Borders and Boundaries
BY Annie Waterman | September 1, 2011
Settled throughout Israel’s Negev desert and after years of war, occupation, and development, the Palestinian Bedouins have transitioned from nomadic to sedentary lifestyles. They have adjusted to the ever-changing political borders and boundaries as they live along the buffer zone amidst the Israeli-Palestinian conflict. The Lakiya Negev Weaving Center, based in the Bedouin town located in the Southern District of Israel, is one of many organizations that have endured the ongoing political, cultural, and historical drama of the region. Working with 100 women, the cooperative has pioneered efforts in preserving the traditional weaving style of the Bedouin.
Arab Bedouins are recognized as semi-nomadic tribes that have migrated all over the Arabian plains for thousands of years. They are symbols of life in a desolate terrain, and are known for their humble resilience and warm hospitality. Their weavings boast a simplistic beauty that were once used to decorate the interior of their tents and made for practical purposes as they traveled across the desert and dunes.
Typically the women would weave with wool in the winter and camel hair in the summer months. The looms were extremely light and portable, and were transported on the backs of camels as they ventured back and forth between Lakiya and Gaza. The women would spin the wool, using their drop spindles, while socializing and passing the time. The tents themselves were made of black goat’s hair, and the interiors would often be stacked high with these weavings. These textiles were used for everything from seating, tables, decorative dressing for camel saddles, wedding presents, harnesses, belts, and bridles, to insulation as they covered the interior tent walls.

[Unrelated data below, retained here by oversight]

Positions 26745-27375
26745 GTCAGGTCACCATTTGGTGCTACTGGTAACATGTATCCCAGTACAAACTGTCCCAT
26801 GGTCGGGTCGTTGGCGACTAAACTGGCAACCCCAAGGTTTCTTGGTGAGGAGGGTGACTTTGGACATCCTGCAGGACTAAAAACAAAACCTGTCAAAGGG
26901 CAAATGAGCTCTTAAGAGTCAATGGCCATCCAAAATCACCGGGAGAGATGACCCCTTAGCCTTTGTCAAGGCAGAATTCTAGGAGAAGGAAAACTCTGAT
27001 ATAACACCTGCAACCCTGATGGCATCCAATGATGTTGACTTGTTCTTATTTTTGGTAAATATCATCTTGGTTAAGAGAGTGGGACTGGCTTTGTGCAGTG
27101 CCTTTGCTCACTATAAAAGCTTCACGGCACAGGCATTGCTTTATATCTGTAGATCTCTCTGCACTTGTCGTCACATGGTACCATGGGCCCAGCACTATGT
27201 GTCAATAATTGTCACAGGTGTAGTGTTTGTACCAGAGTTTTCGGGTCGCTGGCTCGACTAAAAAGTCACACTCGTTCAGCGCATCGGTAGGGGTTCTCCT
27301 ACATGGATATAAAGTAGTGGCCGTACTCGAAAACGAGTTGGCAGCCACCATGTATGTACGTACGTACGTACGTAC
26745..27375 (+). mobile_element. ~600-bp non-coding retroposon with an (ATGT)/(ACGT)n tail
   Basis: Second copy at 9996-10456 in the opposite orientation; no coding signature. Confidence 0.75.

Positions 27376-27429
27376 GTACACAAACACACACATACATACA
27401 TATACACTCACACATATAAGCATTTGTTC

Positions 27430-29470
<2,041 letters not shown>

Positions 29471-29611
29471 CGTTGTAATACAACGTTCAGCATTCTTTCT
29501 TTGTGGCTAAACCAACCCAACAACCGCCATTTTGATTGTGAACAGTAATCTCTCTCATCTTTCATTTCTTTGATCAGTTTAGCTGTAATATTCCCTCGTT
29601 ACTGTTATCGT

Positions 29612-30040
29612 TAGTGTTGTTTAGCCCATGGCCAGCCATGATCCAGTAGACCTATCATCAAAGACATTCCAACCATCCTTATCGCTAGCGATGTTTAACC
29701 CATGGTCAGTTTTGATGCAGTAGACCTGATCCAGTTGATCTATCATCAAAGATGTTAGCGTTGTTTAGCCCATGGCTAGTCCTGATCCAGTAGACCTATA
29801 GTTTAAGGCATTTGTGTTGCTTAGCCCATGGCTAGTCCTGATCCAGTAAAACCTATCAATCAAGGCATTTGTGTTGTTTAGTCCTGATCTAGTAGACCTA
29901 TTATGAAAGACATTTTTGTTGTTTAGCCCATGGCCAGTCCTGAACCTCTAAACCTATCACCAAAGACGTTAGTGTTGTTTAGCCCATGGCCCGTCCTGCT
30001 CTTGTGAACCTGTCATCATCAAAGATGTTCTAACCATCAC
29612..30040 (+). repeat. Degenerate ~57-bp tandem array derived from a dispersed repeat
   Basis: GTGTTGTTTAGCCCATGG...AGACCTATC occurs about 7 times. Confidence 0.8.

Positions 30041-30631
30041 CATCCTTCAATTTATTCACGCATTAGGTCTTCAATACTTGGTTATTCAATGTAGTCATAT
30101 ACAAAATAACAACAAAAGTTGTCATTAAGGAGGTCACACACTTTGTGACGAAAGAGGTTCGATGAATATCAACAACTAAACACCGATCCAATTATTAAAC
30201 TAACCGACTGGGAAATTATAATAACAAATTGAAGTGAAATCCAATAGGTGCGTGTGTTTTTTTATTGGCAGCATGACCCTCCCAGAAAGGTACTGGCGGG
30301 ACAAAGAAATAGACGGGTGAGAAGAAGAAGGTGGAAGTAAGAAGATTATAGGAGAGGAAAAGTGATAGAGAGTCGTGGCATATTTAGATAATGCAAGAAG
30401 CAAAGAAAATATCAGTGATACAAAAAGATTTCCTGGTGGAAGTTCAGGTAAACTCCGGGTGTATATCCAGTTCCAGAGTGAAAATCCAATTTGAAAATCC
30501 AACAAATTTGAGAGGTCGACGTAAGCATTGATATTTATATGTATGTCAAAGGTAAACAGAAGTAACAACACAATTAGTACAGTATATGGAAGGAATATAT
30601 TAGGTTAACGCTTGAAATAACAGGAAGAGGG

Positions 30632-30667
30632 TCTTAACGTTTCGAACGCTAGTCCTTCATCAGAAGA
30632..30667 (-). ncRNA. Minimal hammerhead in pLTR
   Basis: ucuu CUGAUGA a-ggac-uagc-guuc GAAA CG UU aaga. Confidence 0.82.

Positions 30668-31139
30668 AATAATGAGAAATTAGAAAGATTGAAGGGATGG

Because of their religious beliefs, figurative imagery—considered idolatry and a sin against God—is entirely avoided in creating their designs. The various textiles suggests a sense of practicality and sturdiness that are made by the co-op’s members who wish to preserve their traditional style that is based on a repertoire of stripes, solid colors, single and double weaves and a limited color palette. Each Bedouin tribe has its own traditional weaving style, and characteristic to the Lakiya weavings are narrow and broad stripes, as well as laddered and checkerboard designs.
Colors such as red, black, olive green, and bright blues are common, although new shades of orange, yellows, turquoise, and pinks are appearing in their palette. The women of Lakiya continue to use simple ground looms that are made from found materials such as wood and heavy metal beams, which are staked into the sand. The rugs and wall hangings are first woven into narrow sections, and then sewn together depending on the required width. The finishing technique is quite distinctive as the ends are bound with unique stitching decorated with tassels and cords that are braided by hand and sometimes by foot!
Over the years, the Lakiya Negev Weaving Center has made incredible progress. They are helping women come out from behind the curtains, gaining confidence and respect as they are given access to educational and practical skills and are receiving sustainable incomes through their own artistic traditions.
For more information please contact Pruethorner@bedouinweaving.com or visit www.bedouinweaving.com.